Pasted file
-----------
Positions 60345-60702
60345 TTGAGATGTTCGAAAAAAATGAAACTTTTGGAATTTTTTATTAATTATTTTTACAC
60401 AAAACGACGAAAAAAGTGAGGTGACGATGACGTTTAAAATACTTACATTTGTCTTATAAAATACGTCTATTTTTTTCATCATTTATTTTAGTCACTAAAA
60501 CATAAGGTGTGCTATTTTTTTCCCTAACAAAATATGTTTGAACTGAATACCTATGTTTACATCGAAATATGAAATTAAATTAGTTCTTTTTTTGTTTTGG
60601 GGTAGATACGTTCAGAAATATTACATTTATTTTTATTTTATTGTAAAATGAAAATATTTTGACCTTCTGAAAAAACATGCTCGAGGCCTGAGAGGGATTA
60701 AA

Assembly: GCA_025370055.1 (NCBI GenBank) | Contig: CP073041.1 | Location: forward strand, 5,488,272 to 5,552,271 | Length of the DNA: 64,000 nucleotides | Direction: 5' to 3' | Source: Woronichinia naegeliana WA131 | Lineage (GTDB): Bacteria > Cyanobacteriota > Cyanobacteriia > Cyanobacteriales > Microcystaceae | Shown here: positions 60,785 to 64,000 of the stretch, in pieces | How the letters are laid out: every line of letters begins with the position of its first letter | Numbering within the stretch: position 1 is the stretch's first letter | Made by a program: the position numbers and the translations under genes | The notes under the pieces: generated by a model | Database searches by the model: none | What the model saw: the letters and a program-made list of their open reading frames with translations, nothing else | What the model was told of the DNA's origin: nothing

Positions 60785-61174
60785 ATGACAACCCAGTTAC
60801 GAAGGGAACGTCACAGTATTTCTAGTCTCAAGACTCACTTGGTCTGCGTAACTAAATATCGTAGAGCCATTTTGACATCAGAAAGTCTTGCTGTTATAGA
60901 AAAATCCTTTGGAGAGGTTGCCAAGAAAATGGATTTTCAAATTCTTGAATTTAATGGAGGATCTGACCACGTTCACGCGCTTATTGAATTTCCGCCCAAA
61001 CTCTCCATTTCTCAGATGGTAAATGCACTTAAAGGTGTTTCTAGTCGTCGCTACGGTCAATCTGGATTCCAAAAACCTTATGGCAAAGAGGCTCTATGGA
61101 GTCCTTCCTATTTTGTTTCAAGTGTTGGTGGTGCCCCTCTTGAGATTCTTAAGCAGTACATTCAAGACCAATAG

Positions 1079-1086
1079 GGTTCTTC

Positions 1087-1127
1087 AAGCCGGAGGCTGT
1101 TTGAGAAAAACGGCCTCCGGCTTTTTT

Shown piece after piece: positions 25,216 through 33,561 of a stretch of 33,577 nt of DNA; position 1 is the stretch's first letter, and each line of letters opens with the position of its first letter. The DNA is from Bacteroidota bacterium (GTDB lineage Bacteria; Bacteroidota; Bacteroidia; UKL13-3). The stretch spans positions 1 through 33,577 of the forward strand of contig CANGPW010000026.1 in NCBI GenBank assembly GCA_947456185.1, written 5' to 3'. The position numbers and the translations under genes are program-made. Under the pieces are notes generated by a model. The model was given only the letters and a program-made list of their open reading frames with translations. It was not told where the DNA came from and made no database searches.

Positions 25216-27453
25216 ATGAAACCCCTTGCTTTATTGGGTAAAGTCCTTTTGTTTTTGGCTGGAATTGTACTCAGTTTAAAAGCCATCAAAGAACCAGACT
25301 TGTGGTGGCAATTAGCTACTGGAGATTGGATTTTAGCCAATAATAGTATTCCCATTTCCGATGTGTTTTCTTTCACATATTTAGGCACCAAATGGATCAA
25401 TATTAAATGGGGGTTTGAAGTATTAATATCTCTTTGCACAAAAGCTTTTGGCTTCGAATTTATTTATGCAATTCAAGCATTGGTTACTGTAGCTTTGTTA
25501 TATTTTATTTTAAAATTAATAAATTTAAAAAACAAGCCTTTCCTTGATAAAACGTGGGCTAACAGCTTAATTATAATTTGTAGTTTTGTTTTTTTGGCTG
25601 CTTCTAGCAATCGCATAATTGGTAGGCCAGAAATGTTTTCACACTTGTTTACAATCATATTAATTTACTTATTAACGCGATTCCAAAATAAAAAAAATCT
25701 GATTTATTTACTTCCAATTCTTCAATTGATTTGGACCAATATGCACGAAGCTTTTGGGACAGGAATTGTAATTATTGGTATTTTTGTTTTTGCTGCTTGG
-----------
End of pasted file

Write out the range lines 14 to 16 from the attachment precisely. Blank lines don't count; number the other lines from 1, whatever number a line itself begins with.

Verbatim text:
Positions 1079-1086
1079 GGTTCTTC

Positions 1087-1127